you should not criticize the neoliberals; they are the only ones electable. Even then, it’s really down to Clinton and Obama. You’re threatening our chances of beating the Republicans by insisting on these radical Far Left issues, like Universal Healthcare and ending our participation in Capitalist globalization and war. You might as well be a Republican for how, in the name of the Democratic Party and the American people, naively you undermine the process of picking our neoliberal candidate.
The ironic thing about this move is that in accepting it we forget something we all know about human agency: free choice cannot be forcibly coerced. We forget that we actually have an actual choice in the matter, but in profound unison we convince ourselves of the objective truth given to us by the MSM that there really is no choice but the three front-runners, and really only Clinton or Obama at that.
Whether or not there is substance to either Obama or Clinton or Edward’s campaign, I think that the truly patriotic thing to do at the primaries, and of course in November, will be to re-assert our freedom and vote for the impossible candidate most of us Democrats want to be running our country: Dennis Kucinich. So many people are saying that if we can get at least one of the neoliberals in office, then we can at least get an edge-wise in on how our country is ran. What those same neoliberal apologists forget is that if we aren’t able to get an edge-wise in when it came to the elections this year, what makes them think things will be any better once/if the neoliberal administration is in power? They forget that the same formal freedom of the presidential race, in all of its lack of actual freedom, will be the same formal freedom of the new administration, which means the freedom to accept that “there is no choice.”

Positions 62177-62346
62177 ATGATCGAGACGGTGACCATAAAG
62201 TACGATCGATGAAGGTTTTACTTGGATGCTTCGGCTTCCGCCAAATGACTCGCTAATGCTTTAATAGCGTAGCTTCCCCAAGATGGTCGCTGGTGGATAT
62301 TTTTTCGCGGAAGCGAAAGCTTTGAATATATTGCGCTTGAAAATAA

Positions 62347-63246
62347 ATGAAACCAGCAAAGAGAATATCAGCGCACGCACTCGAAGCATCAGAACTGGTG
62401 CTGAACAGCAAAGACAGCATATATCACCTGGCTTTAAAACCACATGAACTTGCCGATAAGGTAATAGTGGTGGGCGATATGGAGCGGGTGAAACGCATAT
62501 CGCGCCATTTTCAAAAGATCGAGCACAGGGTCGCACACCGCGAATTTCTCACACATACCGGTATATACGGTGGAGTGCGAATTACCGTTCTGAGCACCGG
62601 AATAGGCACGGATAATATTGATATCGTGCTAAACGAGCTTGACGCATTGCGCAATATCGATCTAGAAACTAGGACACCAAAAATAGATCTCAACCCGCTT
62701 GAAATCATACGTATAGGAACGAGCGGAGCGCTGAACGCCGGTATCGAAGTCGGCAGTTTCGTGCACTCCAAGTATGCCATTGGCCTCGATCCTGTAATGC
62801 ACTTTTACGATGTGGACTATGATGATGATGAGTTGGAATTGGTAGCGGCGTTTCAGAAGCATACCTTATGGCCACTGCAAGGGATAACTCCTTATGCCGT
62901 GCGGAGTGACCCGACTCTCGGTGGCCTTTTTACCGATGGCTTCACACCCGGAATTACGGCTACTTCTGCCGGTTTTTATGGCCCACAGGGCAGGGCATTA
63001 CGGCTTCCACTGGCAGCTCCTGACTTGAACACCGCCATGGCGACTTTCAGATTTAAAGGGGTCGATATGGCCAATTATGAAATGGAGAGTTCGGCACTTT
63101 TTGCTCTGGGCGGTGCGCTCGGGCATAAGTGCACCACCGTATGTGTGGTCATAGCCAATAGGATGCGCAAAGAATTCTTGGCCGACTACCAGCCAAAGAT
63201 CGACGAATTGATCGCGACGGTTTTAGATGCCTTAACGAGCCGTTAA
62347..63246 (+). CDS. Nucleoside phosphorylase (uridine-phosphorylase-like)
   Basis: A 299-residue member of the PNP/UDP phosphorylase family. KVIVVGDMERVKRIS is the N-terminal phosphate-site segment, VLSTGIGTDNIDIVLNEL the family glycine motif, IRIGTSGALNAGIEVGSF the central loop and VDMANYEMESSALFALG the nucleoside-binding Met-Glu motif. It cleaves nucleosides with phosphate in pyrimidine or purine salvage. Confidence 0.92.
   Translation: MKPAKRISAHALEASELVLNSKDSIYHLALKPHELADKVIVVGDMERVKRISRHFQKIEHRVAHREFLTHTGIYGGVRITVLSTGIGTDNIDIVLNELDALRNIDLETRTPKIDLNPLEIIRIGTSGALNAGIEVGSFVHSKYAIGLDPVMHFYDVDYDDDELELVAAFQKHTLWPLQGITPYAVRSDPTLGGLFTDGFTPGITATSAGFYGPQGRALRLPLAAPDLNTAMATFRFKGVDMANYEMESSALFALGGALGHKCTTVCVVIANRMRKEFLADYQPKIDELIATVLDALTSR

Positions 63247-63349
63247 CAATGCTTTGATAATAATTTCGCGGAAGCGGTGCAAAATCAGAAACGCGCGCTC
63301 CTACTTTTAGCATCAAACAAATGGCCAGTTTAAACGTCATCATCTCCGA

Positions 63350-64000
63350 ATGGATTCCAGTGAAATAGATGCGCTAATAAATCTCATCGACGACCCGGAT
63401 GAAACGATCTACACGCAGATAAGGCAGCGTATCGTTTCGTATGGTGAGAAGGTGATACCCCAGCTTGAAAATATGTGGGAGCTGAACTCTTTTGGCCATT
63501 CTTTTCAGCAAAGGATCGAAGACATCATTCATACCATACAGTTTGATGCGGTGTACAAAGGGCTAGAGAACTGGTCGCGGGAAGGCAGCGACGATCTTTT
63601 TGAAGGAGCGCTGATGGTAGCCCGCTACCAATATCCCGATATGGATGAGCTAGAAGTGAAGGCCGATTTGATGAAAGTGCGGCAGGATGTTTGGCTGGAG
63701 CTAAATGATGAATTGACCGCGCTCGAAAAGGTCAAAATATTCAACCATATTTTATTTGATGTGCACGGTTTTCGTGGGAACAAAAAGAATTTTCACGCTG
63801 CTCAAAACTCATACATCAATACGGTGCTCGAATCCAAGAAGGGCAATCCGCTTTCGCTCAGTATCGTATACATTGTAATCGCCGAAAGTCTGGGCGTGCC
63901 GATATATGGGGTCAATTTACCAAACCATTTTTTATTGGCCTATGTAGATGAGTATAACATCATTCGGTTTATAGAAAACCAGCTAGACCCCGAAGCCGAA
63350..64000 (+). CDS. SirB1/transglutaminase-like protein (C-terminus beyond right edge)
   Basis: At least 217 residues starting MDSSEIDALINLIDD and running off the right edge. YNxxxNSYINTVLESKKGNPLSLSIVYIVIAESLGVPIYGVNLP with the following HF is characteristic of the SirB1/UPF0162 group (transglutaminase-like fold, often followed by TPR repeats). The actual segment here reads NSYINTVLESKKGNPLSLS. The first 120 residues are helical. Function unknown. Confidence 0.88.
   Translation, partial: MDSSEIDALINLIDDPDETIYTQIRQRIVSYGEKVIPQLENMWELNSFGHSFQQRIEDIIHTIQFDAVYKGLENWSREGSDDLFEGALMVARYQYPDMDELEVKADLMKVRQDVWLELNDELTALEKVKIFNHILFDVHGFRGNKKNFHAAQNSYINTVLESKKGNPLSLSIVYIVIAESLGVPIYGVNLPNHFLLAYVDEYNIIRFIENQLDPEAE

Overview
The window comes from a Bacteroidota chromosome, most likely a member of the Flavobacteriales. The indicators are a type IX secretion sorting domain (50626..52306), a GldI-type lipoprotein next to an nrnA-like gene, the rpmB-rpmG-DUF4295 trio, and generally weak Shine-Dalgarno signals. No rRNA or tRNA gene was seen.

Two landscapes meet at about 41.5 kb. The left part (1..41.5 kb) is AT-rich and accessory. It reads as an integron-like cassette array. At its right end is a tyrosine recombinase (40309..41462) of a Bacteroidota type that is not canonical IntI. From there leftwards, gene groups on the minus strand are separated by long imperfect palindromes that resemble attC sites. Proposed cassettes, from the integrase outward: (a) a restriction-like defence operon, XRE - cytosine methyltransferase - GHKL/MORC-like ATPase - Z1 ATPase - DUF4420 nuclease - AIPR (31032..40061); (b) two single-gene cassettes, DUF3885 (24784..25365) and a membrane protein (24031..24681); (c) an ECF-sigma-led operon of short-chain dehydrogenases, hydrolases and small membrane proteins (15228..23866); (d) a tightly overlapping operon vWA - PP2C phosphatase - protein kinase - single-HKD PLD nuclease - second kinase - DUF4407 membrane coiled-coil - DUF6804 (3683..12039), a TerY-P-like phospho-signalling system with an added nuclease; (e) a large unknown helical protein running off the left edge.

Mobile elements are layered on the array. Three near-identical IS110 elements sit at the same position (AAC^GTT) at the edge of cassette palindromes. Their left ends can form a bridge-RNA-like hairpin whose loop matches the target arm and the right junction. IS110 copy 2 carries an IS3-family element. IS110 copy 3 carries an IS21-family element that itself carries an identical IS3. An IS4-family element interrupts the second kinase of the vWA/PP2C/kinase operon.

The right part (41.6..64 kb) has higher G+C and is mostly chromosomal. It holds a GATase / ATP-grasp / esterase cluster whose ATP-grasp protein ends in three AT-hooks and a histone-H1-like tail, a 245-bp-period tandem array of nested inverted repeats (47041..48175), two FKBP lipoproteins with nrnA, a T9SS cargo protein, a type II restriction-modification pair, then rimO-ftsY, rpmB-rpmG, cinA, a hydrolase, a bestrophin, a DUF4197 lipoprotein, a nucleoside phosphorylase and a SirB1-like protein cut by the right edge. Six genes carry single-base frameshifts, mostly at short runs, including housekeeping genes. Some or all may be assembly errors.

UPDATE: As I start to review some of the history, we are in a moment right now very much like the climate leading up to the October Revolution (i.e. Lenin’s Bolshevik revolution).